Even though United States health and safety regulators have set guidelines aimed at protecting workers from the dangers of asbestos, up to 3,000 people a year in this country alone are diagnosed with mesothelioma; worldwide, the numbers are even greater. For those workers and their families, a diagnosis is devastating. It means countless medical treatments, mounting medical bills and additional stress and worry about the future.
For those who have been exposed to asbestos on any level, there are legal remedies that can help victims alleviate some of the financial pressures that come with such an overwhelming diagnosis. Many have already turned to the court system to win financial compensation for their sicknesses.
The Litigation Process
A diagnosis of mesothelioma isn't something that comes quickly or easily. Because the disease symptoms start slowly and develop over time, it is often 20 to 50 years after an initial asbestos exposure that a patient is diagnosed with this devastating disease. Many people who develop mesothelioma do so after working in an industry that had utilized asbestos, including the military and construction work. Even family members of those workers are known to come in contact with asbestos through "household exposure" — that is, when the worker unwittingly brings the dangerous asbestos fibers into the home on work clothes and shoes.
For mesothelioma victims and their families, the litigation process can be difficult. Many states have time limits, called statutes of limitation, for asbestos victims to file lawsuits, so it is important to act soon after a diagnosis. Once you have found a qualified, experienced and knowledgeable attorney, you will be guided through the legal process. That includes discovery, depositions, possible settlement talks, a trial, a verdict and a possible appeal. However, because of the huge number of asbestos-related lawsuits, many never go to trial. They typically quickly reach a settlement.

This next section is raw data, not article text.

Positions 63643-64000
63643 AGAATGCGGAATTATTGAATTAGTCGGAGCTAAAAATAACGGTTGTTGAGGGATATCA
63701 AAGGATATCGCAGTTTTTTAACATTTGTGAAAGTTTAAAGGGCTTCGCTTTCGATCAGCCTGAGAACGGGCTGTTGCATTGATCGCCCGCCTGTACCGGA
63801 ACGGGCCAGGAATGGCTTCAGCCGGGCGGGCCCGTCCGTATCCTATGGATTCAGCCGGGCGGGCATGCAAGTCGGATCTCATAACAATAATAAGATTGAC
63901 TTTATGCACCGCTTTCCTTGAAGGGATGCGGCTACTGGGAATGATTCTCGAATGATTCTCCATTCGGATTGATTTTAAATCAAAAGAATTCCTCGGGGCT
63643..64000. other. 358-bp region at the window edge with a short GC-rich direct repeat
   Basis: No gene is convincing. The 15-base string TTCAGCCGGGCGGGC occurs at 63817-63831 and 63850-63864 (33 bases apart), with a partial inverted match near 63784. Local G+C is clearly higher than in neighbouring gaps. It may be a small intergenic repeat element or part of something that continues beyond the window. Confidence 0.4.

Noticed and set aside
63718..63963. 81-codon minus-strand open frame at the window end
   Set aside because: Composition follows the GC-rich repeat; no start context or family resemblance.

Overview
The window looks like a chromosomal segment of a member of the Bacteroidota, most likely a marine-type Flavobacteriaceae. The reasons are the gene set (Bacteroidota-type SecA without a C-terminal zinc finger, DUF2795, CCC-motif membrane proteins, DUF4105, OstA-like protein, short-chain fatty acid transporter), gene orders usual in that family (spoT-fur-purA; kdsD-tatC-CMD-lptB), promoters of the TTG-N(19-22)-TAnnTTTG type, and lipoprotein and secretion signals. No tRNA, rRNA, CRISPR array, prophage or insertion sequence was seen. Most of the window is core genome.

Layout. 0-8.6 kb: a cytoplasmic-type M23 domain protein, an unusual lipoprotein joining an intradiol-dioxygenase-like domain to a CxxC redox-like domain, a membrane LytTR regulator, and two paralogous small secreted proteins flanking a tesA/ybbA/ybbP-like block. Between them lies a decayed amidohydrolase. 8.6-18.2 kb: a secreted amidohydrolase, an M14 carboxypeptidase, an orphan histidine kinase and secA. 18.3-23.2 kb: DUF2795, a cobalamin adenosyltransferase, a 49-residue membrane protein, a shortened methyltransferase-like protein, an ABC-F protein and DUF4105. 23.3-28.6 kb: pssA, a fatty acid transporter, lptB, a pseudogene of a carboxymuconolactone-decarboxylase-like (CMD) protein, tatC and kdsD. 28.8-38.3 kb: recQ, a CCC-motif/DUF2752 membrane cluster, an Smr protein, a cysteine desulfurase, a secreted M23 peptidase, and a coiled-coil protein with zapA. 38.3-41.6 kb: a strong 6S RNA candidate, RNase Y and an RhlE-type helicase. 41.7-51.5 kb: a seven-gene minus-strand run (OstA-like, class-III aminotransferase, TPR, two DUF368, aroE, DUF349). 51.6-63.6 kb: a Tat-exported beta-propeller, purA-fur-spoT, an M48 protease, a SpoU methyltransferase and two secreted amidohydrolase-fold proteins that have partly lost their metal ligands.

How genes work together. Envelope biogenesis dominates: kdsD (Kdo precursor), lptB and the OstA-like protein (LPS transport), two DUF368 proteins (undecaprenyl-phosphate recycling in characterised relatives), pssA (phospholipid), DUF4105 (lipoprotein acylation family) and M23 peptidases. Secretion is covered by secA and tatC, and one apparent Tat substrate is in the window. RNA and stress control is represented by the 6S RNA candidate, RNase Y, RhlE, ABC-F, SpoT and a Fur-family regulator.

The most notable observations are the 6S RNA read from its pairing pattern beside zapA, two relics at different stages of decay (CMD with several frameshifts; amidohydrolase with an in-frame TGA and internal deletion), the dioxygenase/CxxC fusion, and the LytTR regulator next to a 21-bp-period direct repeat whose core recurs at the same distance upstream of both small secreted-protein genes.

The first step in any claim will be determining where the asbestos exposure happened and the best route to a legal remedy with the at-fault company or companies. Once you file a formal written complaint in court, your lawsuit begins. The complaint will detail your claims and helps outline your case. After the complaint has been filed, the company or companies that have been sued, called the defendants, have a set period of time to respond. During the next phase, called discovery, both sides work to gather information about your claim. Both sides will be asked to answer sets of written questions, produce evidence and documents and participate in depositions. Often this could take weeks to months. Many times the claimant is asked to participate in a videotaped deposition. You will be asked several questions under oath and it will be videotaped for future viewing. Your attorney will be by your side to help you prepare for the questions and responses and to advise and assist you.
Sometimes before a trial starts, and sometimes in the midst of a trial, the defendant's attorneys may ask to resolve the case for a set sum, called a settlement. Your skilled mesothelioma attorney will negotiate the best deal for you. If no settlement can be reached, the case will go to trial. A trial could take several weeks, but the claimant is often not required to attend. Upon winning the case, the claimant starts receiving payments within several weeks. To date, nearly one million mesothelioma litigation cases have been filed, resulting in millions of dollars in compensation.